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Victory upholds Maryland workers’ right to sue for unpaid wages and damages

August 13, 2014: When Muriel Peters first sued Early Healthcare Giver, Inc., without a lawyer, she lost. She had worked as a home healthcare worker between 54 and 65 hours per week for more than a year, but she never received any overtime pay.  But apparently that payment practice was okay, as the Circuit Court accepted her employer’s argument that Maryland wage laws did not apply to her. Undetered, Ms. Peters appealed and thus began a multi-year journey all the way to the Maryland Court of Appeals. Her persistence ultimately resulted in a major victory for workers reaching far beyond her own wages.

Shortly after Ms. Peters appealed the Circuit Court’s ruling, the Public Justice Center’s 2011-2012 Murnaghan Fellow Tom Davies began representing her. They insisted that Maryland wage laws did apply to her. The Court of Special Appeals agreed and returned the case to Circuit Court to be re-heard. 

Jean Zachariasiewicz, the 2012-2013 Murnaghan Fellow, joined Ms. Peters back at the Circuit Court level and submitted a memo arguing that Ms. Peters was entitled to be paid for her overtime under the Maryland Wage and Hour Law (WHL) and Maryland Wage Payment and Collection Law (WPCL), and requested treble damages under the WPCL. This was a key test of the law, since a series of previous decisions (primarily in federal courts) had held that workers could not use the WPCL to sue for wages and damages.

The Circuit Court responded with an order to award Ms. Peters her lost wages but did not award damages and provided no explanation for its actions. So Ms. Peters appealed again and petitioned to go straight to the Court of Appeals. There, 2013-2014 Murnaghan Fellow Ilana Gelfman argued the case supported by an amicus brief filed by the National Employment Law Project, Metropolitan Washington Employment Lawyers Association, Maryland Employment Lawyers Association, Employment Justice Center, Maryland Legal Aid, and Casa de Maryland. Maryland’s Commissioner of Labor and Industry also filed a supportive amicus brief.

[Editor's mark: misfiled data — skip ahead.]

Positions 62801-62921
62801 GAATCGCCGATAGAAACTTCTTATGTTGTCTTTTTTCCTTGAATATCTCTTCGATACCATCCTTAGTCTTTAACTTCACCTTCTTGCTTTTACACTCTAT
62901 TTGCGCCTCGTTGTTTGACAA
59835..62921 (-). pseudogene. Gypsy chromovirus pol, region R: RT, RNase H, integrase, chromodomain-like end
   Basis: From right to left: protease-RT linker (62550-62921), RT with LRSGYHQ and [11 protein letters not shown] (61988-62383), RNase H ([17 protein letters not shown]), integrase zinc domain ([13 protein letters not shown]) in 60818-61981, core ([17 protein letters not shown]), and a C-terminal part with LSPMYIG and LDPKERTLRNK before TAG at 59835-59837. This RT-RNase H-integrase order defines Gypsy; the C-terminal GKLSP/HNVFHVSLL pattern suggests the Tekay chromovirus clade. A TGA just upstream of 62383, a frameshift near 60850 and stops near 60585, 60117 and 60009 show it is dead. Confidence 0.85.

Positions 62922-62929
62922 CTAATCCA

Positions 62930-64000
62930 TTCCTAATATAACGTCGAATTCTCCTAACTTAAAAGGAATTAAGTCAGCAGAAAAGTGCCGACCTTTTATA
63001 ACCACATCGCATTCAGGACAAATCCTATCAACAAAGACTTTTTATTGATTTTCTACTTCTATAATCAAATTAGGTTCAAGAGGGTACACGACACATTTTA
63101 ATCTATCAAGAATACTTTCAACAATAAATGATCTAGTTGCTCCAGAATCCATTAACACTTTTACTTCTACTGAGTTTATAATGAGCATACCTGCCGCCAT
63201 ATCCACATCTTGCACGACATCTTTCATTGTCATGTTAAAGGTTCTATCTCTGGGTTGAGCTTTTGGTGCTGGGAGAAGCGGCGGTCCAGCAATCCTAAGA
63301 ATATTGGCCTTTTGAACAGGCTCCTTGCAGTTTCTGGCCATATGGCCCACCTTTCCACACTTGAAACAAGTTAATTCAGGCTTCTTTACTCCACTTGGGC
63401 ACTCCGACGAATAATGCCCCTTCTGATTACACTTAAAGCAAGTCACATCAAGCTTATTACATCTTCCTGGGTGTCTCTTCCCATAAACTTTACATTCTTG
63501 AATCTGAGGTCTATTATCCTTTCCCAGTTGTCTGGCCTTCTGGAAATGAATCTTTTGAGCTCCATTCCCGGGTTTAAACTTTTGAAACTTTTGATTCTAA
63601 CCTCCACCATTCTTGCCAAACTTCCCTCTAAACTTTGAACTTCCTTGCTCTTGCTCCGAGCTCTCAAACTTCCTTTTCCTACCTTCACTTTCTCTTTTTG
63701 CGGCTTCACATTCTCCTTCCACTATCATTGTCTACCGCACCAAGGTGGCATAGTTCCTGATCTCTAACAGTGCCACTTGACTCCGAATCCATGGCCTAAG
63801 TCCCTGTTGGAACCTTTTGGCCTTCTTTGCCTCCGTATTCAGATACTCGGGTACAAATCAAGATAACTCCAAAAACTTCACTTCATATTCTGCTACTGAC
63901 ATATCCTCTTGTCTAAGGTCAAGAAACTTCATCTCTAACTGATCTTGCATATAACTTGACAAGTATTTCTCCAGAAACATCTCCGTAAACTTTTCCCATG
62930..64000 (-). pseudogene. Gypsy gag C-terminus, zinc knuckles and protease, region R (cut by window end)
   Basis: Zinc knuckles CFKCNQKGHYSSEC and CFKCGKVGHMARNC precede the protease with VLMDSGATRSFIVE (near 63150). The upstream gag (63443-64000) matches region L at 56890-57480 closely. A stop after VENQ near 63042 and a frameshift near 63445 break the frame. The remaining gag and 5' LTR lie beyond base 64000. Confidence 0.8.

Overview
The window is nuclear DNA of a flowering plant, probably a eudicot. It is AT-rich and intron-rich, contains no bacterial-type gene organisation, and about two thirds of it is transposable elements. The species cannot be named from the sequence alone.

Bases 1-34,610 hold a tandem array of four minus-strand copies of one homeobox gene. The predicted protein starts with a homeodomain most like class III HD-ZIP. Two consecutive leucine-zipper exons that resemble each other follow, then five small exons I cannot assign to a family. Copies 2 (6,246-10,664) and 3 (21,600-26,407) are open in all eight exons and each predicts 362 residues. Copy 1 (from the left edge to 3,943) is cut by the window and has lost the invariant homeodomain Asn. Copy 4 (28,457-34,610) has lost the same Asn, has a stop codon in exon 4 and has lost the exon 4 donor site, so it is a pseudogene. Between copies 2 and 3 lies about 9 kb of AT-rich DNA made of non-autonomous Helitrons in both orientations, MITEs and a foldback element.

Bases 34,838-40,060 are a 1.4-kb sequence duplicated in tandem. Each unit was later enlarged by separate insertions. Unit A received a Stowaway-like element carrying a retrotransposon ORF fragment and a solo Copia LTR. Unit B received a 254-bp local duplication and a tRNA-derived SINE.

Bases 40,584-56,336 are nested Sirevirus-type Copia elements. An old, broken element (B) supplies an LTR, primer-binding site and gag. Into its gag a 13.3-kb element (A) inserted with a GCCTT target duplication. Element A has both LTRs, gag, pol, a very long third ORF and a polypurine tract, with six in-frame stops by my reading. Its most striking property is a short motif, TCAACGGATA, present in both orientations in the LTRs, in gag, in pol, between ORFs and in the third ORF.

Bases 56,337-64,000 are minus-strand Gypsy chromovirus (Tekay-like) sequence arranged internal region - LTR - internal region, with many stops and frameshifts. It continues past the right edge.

On August 13, 2014, the Court of Appeals issued a decision confirming that workers can use both the Wage and Hour Law and the Wage Payment and Collection Law to sue for unpaid wages and seek additional damages. They held that courts must determine whether the employer failed to pay wages because of a legitimate dispute before making a ruling. The Court also reiterated that the purpose of the Wage Payment and Collection Law is to address the problem of wage theft and give employers an incentive to pay their employees fully and on time. Therefore, trial courts must consider this purpose in deciding whether to award damages to workers in addition to their unpaid wages. The ruling is a major victory for workers, clarifying the Maryland laws available for recovering their unpaid wages and damages through the court system. The Public Justice Center’s Workplace Justice Project has been working on this issue with the Murnaghan Fellows for years, so the Court’s decision is especially gratifying. Congratulations also to Muriel Peters, who persevered long after she knew Early Healthcare Giver had gone out of business and would likely never pay her, all because it was important to her to improve the law for herself and other workers in her field.

Muriel Peters’ case spanned several years, and over that time, she was represented by the Public Justice Center’s Workplace Justice Project and three of our Murnaghan Fellows. The Francis D. Murnaghan, Jr. Appellate Advocacy Fellowship allows a recent law graduate who has completed a judicial clerkship to spend a year engaging in appellate advocacy in the areas of civil rights and poverty law. Learn more about this one-of-a-kind fellowship


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